Study Procedures

The Independent Walking for Brain Health study was a 12-week free-living pilot RCT to determine the feasibility of using JIT heart rate–based feedback to help older adults independently meet PA recommendations of 150 minutes of MVPA per week. Participants who met the inclusion criteria (described in the next section) were randomly assigned to the PAC or HAEC and were provided with either a walking prescription or a reading prescription, respectively. All aspects of the intervention took place remotely, aside from the measurement visits, which were conducted at the University of California San Diego at baseline, 6 weeks, and 12 weeks. More details about each component of the intervention and the measures collected are described in the sections that follow. Table 1 shows the assessments collected and the time interval in which they were administered. Figure 1 depicts the study flow and procedures.

Table 1. Measures administered and schedule of administration.
MeasurePhone screenBaseline6 weeks12 weeksContinuous
Demographic and medical history

Basic demographics

Self-reported physical activity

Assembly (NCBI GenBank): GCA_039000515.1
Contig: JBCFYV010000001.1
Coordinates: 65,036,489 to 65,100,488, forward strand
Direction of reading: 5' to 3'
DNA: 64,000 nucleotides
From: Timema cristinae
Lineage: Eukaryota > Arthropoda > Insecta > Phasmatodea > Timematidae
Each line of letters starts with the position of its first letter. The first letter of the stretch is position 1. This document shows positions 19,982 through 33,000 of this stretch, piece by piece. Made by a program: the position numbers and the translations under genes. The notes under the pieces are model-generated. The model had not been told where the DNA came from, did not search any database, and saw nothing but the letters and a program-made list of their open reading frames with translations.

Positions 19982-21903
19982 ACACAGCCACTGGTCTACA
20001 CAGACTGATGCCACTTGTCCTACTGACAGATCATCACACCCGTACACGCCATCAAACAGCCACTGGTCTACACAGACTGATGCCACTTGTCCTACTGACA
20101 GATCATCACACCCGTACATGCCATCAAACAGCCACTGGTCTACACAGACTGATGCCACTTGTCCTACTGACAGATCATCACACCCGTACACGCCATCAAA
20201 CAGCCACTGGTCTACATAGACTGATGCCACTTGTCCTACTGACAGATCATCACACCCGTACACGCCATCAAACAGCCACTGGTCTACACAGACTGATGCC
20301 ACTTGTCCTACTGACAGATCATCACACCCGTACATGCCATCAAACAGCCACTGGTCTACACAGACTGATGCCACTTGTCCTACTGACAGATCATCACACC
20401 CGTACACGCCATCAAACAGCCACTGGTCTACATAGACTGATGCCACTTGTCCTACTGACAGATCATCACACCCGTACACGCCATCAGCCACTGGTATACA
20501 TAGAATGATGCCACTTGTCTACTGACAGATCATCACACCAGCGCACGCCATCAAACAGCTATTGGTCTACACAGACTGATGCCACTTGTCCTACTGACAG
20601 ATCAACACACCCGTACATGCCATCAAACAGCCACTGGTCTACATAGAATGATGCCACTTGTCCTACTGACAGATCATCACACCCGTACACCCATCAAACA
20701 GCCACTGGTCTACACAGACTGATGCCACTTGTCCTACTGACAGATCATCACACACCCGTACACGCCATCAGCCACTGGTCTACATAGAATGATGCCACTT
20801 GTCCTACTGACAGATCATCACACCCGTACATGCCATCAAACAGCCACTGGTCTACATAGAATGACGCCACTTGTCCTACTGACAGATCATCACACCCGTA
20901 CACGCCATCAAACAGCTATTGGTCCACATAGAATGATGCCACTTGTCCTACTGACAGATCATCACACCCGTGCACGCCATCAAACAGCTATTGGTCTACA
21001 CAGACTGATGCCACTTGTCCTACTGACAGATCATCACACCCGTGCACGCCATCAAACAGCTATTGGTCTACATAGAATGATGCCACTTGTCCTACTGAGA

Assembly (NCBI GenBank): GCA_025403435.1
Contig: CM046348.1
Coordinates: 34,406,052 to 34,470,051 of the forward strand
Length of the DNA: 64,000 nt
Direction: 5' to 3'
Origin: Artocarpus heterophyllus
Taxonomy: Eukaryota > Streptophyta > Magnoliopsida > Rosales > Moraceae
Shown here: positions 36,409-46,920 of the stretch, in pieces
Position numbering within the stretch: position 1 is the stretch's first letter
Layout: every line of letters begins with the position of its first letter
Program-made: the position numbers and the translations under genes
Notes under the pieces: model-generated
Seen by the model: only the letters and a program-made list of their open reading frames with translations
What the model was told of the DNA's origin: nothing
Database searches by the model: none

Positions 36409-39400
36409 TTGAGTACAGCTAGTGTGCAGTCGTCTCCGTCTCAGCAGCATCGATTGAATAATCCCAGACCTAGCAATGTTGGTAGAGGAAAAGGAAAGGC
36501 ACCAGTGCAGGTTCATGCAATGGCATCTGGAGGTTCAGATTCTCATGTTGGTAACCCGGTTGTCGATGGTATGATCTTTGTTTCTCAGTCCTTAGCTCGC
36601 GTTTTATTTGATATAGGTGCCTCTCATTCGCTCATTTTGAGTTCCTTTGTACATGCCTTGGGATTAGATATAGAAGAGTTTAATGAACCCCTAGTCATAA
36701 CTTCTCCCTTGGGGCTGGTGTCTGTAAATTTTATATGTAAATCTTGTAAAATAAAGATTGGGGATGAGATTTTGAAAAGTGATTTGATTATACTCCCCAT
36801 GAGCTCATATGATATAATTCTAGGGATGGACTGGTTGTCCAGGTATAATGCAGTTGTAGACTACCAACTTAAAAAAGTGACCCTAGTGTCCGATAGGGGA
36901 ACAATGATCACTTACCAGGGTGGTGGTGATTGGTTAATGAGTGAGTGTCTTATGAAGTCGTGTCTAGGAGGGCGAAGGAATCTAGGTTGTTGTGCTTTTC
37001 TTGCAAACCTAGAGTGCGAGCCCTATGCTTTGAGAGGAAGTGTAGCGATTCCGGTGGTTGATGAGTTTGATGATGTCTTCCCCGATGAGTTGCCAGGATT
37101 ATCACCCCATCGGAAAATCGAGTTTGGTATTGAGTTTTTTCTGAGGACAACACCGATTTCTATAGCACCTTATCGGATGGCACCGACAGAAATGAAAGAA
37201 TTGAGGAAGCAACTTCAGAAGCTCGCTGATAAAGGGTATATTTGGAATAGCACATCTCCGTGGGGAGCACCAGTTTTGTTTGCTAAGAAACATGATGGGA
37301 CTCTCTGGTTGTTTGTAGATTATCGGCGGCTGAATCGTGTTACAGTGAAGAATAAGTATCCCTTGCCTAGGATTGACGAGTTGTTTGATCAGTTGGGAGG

Eligibility criteria

Physician’s clearance

Framingham Stroke Risk Profile

Blood pressure, heart rate, weight, and height

mHealtha heart rate tracking


Telephone interview for cognitive status

Mattis Dementia Rating Scale

Rey Auditory Verbal Learning Test

Trail-Making Test

Stroop Color Word Interference Test

Verbal Fluency

WMS-Rb Logical Memory I and II

NIHc Toolbox Cognition Battery

Accelerometer measurement (7 days)

Submaximal GXTd treadmill test

Brain magnetic resonance imaging

Apolipoprotein E genotype


Geriatric Depression Scale

Sedentary Behavior Questionnaire

Everyday Cognition Questionnaire

Subjective Cognitive Decline Questionnaire

PROMISe Anxiety

PROMIS Depression

PROMIS Social Sat DSAf

Exit survey

amHealth: mobile health.

bWMS-R: Wechsler Memory Scale, revised version.

cNIH: National Institutes of Health.

dGXT: graded exercise testing.

ePROMIS: Patient-Reported Outcomes Measurement Information System.

fSocial Sat DSA: Satisfaction with Participation in Discretionary Social Activities.

Figure 1. Study flow. MRI: magnetic resonance imaging.
View this figure

Participant Recruitment and Inclusion Criteria

Participants were recruited from ongoing studies at the Wellness Initiative for Senior Enrichment laboratory at the University of California San Diego and the Shiley-Marcos Alzheimer’s Disease Research Center, as well as from ResearchMatch [28], flyers, community engagement talks (ie, talks at retirement communities, senior centers, libraries, and health fairs) and by word of mouth. All participants were enrolled between October 2017 and March 2020, at which time study recruitment was terminated because of the COVID-19 pandemic.